There was a violent encounter near a river (today known as Convict Creek). Somehow the legend stuck, and when a dam was formed close by, it seemed the logical option for a name. Also, Mount Morrison is within sight of the lake, such is that particular legend.
The lake was formed by glacial movement. It was initially called Monte Diablo (Devil Mountain) by early European settlers. Today visitors can enjoy fishing and hiking in the beautiful surroundings, alongside a permanent tribute to a lawman killed in the line of duty.
The posse member Morrison was memorialized when the local mountain was named after him because he was actually shot and killed during this episode in California history. Robertson had been employed by the Wells Fargo company.
A famous shootout akin to the one at the Ok Corral in Tombstone occurred when escaped convicts Moses Black, Leander Morton, and J. Bedford Roberts were confronted by the posse in 1871. In the shootout, Morrison’s gun allegedly failed, and he was murdered in cold blood by Black.
This awesome reservoir is ideal for those who seek different experiences in different seasons. In winter, there’s the possibility of snow, so snowshoeing and skiing can provide a cozy yet active winter breakout. You’ll want to book one of the many cabins available around the lake for extra comfort.
As mountain lakes go, this San Bernadino gem is one of the best. Do note that actual use of the lake (as in swimming and boating) is limited. This is technically a private lake, for use by the residents of the town.
Nearby, the community of Lake Arrowhead welcomes visitors, too. But you can enjoy the surrounding views, hiking, and skiing in winter, as mentioned.
Castaic Lake has more than 11 000 acres of beautiful land to explore and admire. It is, in fact, the largest reservoir area in the state. Like many planned developments, the lake area is split in terms of activities.
In the north, motorized activities like powerboats and jet skis abound. In the lower half of the lake, swimming and kayaking are the preferred activities.
Active anglers can try for a bass or a catfish, while others can simply go horseback riding or hiking around the shoreline.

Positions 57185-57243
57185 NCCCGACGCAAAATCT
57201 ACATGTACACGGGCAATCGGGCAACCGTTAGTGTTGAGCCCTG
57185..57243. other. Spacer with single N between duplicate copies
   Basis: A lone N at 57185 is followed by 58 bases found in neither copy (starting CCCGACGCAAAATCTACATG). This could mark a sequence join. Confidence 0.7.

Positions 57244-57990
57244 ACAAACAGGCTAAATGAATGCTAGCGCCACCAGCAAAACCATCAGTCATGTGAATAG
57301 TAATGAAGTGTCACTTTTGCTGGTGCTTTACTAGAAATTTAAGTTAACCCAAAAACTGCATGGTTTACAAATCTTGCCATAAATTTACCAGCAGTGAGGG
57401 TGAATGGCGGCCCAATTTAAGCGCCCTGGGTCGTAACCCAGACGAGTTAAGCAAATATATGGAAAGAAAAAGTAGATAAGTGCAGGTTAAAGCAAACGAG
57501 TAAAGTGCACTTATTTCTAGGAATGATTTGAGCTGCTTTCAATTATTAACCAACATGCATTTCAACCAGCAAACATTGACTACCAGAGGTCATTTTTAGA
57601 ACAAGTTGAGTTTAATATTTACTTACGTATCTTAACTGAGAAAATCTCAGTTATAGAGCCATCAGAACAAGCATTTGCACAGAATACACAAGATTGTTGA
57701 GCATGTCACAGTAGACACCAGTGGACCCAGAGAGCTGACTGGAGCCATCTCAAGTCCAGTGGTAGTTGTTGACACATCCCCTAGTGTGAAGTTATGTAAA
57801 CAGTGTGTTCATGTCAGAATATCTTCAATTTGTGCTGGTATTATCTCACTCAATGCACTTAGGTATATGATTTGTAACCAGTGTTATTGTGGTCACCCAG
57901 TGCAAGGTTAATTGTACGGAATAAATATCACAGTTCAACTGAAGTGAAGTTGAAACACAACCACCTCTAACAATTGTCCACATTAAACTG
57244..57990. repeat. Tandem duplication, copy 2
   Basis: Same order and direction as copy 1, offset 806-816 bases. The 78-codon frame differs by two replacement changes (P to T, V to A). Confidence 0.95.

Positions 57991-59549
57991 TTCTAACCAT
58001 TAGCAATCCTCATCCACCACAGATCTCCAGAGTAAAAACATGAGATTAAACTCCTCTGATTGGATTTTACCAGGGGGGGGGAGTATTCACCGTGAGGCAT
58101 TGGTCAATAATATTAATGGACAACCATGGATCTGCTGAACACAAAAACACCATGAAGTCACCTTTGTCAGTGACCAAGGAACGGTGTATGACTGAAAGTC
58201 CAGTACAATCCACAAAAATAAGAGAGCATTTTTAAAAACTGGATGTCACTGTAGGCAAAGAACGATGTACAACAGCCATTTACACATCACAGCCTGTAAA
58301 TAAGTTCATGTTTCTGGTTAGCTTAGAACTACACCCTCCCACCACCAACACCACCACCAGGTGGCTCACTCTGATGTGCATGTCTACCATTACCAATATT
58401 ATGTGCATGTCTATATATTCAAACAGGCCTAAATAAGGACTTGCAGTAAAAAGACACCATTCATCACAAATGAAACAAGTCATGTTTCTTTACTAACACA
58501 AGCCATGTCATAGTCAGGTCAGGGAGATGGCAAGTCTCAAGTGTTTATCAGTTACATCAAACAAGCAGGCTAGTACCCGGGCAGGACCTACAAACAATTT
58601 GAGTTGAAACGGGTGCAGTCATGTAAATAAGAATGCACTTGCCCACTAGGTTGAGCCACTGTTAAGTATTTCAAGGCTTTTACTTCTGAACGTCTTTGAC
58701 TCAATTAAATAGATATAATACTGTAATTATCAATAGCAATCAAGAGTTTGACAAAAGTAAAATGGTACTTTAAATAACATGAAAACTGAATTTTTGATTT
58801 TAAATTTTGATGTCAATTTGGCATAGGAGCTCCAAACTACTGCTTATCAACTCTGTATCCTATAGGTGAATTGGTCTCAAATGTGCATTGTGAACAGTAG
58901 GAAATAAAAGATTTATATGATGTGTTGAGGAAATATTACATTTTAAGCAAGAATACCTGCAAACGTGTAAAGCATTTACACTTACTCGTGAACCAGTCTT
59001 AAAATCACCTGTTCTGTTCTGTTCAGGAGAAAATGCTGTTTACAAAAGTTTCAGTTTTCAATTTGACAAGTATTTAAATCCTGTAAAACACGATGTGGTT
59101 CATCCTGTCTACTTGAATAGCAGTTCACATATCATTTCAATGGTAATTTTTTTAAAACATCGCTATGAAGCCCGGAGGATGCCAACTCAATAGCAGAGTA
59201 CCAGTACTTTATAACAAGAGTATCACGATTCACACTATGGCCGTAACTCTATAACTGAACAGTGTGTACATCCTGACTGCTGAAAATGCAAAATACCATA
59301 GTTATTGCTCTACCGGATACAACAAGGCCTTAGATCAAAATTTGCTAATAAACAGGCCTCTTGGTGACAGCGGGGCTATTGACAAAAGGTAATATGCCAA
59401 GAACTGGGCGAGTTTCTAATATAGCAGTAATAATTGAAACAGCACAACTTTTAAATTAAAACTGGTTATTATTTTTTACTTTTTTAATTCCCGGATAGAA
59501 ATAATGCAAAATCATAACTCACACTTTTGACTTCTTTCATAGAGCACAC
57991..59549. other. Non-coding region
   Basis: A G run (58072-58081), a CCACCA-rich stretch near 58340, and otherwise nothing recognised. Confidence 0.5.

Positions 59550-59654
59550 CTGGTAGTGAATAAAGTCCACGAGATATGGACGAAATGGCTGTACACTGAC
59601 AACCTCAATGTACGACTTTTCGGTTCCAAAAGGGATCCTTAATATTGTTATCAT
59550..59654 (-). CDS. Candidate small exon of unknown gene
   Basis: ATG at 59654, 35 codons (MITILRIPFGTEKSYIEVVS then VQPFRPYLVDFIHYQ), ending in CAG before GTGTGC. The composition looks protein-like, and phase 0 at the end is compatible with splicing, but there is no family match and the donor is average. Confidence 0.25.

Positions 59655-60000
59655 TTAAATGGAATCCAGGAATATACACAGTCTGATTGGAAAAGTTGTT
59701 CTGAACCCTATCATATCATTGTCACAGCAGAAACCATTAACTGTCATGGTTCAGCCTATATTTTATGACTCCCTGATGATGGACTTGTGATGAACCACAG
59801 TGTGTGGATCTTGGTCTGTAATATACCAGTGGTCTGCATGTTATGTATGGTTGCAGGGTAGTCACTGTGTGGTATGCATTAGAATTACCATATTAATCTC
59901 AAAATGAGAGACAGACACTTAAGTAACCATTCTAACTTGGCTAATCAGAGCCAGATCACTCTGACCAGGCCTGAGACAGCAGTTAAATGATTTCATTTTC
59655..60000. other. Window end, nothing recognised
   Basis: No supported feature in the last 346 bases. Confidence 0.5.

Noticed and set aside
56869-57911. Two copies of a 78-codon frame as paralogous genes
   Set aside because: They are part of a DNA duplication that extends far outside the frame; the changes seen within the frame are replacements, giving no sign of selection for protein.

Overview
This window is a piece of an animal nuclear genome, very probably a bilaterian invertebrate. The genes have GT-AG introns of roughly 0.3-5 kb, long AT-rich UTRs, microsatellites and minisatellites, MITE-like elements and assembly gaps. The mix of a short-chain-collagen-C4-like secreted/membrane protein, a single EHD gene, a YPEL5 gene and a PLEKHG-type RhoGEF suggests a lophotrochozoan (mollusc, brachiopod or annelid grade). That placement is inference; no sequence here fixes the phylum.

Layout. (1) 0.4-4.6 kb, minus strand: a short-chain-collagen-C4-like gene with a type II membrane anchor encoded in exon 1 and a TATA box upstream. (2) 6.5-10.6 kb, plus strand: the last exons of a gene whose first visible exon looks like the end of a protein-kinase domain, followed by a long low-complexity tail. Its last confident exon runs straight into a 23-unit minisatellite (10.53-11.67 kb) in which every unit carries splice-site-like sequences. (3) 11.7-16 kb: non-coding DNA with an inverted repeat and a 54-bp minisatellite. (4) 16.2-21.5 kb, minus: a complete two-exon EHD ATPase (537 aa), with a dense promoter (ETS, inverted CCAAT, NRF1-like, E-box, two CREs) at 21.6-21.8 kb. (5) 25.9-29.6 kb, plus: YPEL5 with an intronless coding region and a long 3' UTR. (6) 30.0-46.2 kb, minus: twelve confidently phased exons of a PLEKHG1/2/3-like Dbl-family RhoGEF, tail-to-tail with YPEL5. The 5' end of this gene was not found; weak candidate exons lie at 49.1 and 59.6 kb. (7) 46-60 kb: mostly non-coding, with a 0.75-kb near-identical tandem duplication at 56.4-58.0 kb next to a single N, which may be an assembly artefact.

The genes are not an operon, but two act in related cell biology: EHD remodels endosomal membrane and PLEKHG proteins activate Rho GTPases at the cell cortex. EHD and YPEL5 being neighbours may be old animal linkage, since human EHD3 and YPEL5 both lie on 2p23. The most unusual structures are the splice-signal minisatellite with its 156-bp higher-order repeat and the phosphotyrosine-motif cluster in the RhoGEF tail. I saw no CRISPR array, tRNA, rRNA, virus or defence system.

The Castaic Lake State Recreation Area is a state park and sits close by the Angeles National Forest, so there’s plenty to see and do in the area.
Lake Gregory, near the town of Crestline, has developed a reputation for being one of California’s favorite swimming lakes. Part of that has to do with the presence of a delightful waterpark – The Rim of the World Waterpark – that features all the best slides, swings, and rides available.
Older folks may find lots to do close by, too. Besides swimming, kayaking and fishing are among the highlights. You could also simply walk – there are lots of hiking trails in these parts. But ultimately, Lake Gregory is known for its beach, and you really can’t outshine a good beach.
Note that private boats are not allowed on the lake. Also, there is a $10 fishing permit fee.
This relatively small lake near Moreno Valley is nonetheless a popular destination for families. Three miles long and two miles wide, there are still speedboats, jet skis, and kayaks in abundance.
There are also plenty of spots to park RVs, set up camps and tents. Try some rock climbing or horseback riding when you’re not in the water swimming. This little lake packs a punch – there’s a lot of value to be had at Perris.
The construction of Perris was completed in 1973. It is notable for the number of hills and mountains that surround it, generally referred to as Lake Perris State Recreation Area. Make a point of stopping in at the Ya’i Heki’ Regional Indian Museum for a superb bonus educational experience.
The temptation to pack a trunk and head out to one of these lakes is very tangible once you read all about them. Probably the best part is that the offerings aren’t limited to summertime, either.
You wouldn’t have thought, for example, that skiing could be part of a California Lake visit. But it is, as is fishing and swimming and simply taking in some of the US’s finest natural wonders.
If you’re looking elsewhere, you might also want to explore Northern California’s hot springs for a water-based holiday. Other than that, there’s no reason why a California lakeside holiday should not be in your plans at some point.
I covered all of the costs involved in producing this article. However, this lakes in Southern California post includes affiliate links. That means if you click through and end up making a purchase I will receive a small commission. I wanted to make sure you were aware of this.